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Reading the Signs: Prison Officers’ Mindful Diagnosis of Potential Self-Harm and Suicide
Ethnographies of Diagnostic Work
Format: Book Chapter
Publication Year: 2010
Publisher: Palgrave Macmillan UK
Place of Publication: London
Pages: 17 - 34
Source ID: shanti-sources-68336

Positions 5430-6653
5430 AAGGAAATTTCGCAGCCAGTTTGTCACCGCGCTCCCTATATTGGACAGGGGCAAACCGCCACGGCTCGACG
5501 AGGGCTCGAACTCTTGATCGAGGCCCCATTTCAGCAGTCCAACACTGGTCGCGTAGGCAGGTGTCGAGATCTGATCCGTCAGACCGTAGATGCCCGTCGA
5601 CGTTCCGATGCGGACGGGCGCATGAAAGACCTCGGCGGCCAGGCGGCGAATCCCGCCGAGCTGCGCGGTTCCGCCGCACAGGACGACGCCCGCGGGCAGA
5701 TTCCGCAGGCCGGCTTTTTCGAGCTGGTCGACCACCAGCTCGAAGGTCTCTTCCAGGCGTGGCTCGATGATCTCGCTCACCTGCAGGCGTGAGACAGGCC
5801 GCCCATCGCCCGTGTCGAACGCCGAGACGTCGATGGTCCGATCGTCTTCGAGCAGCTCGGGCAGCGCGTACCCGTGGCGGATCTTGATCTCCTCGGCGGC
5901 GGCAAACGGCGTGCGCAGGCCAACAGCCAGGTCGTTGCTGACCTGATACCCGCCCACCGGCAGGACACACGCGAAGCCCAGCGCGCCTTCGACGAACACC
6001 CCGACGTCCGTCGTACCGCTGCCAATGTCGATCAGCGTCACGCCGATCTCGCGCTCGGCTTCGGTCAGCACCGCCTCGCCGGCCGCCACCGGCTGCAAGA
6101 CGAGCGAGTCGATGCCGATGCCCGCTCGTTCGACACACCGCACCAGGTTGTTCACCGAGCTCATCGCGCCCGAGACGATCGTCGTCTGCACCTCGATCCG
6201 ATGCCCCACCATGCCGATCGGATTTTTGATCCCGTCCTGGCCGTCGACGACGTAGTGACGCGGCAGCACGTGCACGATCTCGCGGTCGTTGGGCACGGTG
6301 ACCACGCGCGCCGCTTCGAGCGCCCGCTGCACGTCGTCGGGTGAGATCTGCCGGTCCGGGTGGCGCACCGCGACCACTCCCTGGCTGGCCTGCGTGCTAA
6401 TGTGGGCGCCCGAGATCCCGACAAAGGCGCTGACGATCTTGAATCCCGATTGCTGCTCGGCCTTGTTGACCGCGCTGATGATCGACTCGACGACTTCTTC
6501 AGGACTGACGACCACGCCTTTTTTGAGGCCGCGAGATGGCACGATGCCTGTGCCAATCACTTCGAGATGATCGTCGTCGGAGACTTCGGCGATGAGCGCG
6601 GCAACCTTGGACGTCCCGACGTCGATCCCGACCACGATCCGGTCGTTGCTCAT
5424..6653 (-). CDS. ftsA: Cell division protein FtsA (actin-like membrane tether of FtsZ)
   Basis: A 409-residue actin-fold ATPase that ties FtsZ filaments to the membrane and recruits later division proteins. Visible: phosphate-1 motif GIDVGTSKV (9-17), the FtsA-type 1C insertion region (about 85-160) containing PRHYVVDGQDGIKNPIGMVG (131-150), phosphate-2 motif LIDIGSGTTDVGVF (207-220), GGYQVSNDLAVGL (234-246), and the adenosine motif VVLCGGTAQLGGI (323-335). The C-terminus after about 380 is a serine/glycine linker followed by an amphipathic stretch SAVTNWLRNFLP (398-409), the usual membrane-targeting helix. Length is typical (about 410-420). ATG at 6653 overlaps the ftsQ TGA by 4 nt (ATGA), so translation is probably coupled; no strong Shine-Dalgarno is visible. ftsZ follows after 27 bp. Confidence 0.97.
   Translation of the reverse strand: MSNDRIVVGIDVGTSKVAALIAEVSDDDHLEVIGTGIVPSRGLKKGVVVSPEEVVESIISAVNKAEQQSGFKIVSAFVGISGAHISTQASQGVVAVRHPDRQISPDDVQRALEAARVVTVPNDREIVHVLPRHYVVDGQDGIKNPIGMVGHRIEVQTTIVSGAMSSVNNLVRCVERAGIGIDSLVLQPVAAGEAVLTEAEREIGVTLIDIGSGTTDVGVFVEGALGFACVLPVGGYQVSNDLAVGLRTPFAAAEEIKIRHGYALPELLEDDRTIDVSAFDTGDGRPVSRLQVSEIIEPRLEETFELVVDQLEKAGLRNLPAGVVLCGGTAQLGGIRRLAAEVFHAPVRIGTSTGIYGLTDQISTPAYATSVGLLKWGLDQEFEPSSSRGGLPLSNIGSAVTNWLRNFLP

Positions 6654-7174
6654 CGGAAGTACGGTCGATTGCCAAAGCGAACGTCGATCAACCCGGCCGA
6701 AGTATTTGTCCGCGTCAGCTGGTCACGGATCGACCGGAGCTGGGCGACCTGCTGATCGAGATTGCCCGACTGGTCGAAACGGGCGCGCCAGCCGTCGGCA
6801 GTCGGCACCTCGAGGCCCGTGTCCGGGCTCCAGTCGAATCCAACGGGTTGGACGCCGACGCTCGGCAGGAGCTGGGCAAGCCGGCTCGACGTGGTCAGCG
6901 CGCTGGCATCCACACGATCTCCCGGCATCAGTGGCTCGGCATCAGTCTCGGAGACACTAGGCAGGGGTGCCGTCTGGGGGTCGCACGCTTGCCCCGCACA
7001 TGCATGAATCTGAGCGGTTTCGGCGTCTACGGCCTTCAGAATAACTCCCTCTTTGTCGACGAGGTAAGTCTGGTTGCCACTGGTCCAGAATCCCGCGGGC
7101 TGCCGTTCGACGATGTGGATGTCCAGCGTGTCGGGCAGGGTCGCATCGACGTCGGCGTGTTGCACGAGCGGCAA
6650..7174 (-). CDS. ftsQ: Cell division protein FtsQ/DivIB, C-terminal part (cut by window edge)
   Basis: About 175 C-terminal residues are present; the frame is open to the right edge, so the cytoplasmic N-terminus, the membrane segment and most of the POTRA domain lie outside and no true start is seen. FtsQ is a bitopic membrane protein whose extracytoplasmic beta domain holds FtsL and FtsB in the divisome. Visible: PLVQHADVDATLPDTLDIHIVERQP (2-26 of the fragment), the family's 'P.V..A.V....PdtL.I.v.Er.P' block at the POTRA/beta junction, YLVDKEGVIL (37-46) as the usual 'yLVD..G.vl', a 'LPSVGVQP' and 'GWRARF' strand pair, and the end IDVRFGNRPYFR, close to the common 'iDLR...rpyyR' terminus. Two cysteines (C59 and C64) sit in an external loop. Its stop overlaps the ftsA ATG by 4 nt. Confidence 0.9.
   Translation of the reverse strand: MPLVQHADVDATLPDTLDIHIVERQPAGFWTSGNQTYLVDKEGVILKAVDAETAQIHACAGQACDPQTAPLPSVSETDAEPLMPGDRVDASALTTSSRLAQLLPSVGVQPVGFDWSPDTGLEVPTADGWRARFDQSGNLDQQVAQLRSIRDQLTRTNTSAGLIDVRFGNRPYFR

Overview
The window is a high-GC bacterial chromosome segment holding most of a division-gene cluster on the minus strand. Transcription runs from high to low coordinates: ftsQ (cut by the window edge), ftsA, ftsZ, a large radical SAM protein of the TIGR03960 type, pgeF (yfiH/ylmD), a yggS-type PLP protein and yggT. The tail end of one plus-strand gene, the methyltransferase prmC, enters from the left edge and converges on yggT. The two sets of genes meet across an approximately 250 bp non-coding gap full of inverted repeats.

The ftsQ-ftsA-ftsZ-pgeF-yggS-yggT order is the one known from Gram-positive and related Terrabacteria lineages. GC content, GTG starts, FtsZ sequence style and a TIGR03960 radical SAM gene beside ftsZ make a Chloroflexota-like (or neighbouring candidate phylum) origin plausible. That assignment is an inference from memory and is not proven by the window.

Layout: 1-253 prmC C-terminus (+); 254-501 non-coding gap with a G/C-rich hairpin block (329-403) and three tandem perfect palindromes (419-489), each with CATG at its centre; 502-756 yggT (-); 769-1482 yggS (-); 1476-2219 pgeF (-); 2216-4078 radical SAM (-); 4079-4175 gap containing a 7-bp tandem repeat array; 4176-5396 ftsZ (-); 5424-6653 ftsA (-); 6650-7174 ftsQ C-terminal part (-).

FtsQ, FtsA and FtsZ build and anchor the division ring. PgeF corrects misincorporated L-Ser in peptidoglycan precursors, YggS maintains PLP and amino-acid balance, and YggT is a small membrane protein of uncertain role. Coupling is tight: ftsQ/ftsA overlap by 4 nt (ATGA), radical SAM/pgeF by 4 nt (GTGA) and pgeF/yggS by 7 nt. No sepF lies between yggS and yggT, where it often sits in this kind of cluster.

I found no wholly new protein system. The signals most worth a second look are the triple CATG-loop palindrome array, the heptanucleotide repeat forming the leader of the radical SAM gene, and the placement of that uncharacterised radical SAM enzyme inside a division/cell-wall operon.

Abstract: When this journal entry was made I had already been working with people in prison for a number of years — something I continue to do. Back in 1995, diagnostic work was not my primary focus, nor was the prevention of self-harm and suicide, yet each of these was embedded in wider ethnographies. The reception process described above, where prison staff were concerned with identifying perceived vulnerability at a specific point in time, is one example of this. Another example from daily prison life could be a comment by a member of staff that someone appeared to be ‘looking better’ or ‘needed to be kept an eye on’. Diagnosis is still not my primary concern, but as I consider the extent and depth to which I have become familiar with the prison system and its members, it appears that aspects of diagnosis run like threads through many prison activities and practices. This is no more apparent than in prison officers’ capacity to manage prisoners’ perceived ability (or inability) to survive and cope with institutional life.